Chilli Jam – The French Alternative

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According to Jackie French, the Incas used chilli sauce to torture their captives, but that was before they realised how good it tasted!

Jackie used bell or lantern peppers (Capsicum chinense) to make chilli jam, a spicy paste often used in Thai recipes, salads, on crackers or with cheese. You can use any kind of chilli for this recipe. However, if you don’t want really hot chilli jam, substitute red capsicum for some of the chilli.


1 cup bland oil, such as peanut or safflower
1 whole bulb of garlic, peeled and chopped
2 onions, roughly chopped
2 cups fresh chillies, deseeded and tops removed (or red capsicum)
3 tablespoons palm sugar (or brown sugar)
2 tablespoons tamarind paste (or dried tamarind, soaked until it softens)
2-3 tablespoons fish sauce


Heat the oil in a frying pan. Add the garlic and onion and cook for about 5 minutes. Add the chilli (or capsicum) and cook until soft.Add the palm sugar, tamarind paste and the fish sauce. Simmer for 5-10 minutes, then turn off the heat.Scrape the mixture into a blender, and blend until the lumps disappear and the consistency is jam-like.Pour the chilli jam into sterilised jars and store in the fridge for up to 1 month.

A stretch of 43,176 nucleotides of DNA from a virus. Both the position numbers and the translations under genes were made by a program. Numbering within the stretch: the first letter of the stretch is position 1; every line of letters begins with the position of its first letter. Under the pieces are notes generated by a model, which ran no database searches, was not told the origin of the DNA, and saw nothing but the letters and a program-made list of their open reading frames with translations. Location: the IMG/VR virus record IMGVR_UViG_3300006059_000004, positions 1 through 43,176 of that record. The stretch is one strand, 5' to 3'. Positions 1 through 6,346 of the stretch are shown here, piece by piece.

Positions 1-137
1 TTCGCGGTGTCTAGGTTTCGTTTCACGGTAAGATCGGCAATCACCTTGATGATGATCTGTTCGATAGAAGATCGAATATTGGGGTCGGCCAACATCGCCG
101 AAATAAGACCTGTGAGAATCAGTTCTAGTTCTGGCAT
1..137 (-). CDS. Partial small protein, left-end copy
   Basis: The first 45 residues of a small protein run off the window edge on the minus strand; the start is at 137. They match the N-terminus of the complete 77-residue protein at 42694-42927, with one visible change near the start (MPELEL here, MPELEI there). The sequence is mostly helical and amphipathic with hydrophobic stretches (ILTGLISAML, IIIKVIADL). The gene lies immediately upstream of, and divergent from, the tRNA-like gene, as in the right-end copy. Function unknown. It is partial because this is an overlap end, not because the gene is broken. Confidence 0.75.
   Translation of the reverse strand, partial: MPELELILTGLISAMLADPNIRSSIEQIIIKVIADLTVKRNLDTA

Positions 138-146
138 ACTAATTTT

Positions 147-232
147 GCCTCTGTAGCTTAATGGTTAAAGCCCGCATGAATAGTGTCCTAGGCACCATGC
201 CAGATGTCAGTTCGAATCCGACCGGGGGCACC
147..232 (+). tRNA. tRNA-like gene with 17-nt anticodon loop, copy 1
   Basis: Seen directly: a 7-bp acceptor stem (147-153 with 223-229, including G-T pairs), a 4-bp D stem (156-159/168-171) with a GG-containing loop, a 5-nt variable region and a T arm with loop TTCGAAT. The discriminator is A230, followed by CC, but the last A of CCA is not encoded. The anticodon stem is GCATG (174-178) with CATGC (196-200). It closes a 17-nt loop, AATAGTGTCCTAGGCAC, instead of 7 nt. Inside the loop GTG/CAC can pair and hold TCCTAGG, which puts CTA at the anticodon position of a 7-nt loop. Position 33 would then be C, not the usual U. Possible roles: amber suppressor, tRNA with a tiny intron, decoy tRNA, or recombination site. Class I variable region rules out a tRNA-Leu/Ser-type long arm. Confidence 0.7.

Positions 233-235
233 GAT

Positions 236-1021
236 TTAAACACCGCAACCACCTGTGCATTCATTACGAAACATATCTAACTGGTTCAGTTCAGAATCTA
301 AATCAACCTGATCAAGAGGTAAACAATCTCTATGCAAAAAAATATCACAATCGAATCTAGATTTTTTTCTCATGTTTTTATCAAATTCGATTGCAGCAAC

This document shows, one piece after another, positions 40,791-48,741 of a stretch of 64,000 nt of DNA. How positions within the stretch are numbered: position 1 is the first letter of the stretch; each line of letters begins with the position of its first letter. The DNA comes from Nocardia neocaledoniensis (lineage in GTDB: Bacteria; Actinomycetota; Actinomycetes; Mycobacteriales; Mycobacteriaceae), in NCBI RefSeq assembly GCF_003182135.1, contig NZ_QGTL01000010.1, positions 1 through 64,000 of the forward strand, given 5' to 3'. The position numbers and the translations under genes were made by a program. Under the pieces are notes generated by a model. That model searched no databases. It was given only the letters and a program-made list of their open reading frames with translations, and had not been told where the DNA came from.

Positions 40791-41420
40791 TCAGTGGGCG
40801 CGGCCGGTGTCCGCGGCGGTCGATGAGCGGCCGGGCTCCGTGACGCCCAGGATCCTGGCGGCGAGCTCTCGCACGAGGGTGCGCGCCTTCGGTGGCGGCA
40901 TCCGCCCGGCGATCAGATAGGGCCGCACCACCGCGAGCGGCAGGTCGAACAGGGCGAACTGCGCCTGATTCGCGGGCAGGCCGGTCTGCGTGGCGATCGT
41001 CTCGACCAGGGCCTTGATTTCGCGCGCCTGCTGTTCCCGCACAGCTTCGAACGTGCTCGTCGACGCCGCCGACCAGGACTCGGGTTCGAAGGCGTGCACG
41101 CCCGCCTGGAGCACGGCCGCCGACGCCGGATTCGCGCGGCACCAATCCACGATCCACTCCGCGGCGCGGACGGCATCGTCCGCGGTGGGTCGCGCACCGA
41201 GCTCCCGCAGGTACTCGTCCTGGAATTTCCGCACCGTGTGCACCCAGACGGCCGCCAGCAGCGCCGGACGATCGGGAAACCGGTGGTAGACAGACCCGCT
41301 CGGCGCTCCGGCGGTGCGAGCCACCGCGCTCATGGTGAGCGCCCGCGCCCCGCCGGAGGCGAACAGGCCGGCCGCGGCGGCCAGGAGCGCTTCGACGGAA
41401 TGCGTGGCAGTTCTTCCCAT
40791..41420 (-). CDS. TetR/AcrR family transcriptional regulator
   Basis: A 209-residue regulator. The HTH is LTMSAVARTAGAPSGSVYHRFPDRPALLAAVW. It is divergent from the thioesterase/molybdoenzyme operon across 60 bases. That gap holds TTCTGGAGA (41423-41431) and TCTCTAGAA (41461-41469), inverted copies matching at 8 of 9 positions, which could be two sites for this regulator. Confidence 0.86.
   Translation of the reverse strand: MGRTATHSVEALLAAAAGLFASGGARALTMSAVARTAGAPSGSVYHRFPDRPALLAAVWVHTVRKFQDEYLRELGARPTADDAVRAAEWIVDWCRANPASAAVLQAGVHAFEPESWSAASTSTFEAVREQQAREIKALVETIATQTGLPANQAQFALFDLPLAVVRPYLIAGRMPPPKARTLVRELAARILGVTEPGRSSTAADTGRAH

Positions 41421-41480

Jackie’s safety tip:

If you’d rather not find out why the Incas used chilli sauce to torture their captives, wear rubber gloves when making chilli jam, and be sure to wash your hands thoroughly before touching your eyes or nostrils!

Further information

Palm sugar is used in Thai recipes as a natural sweetener. It is harvested from sap that drips from the cut flower buds of the sugar palm.  Palm sugar and tamarind paste are available from most major supermarket chains.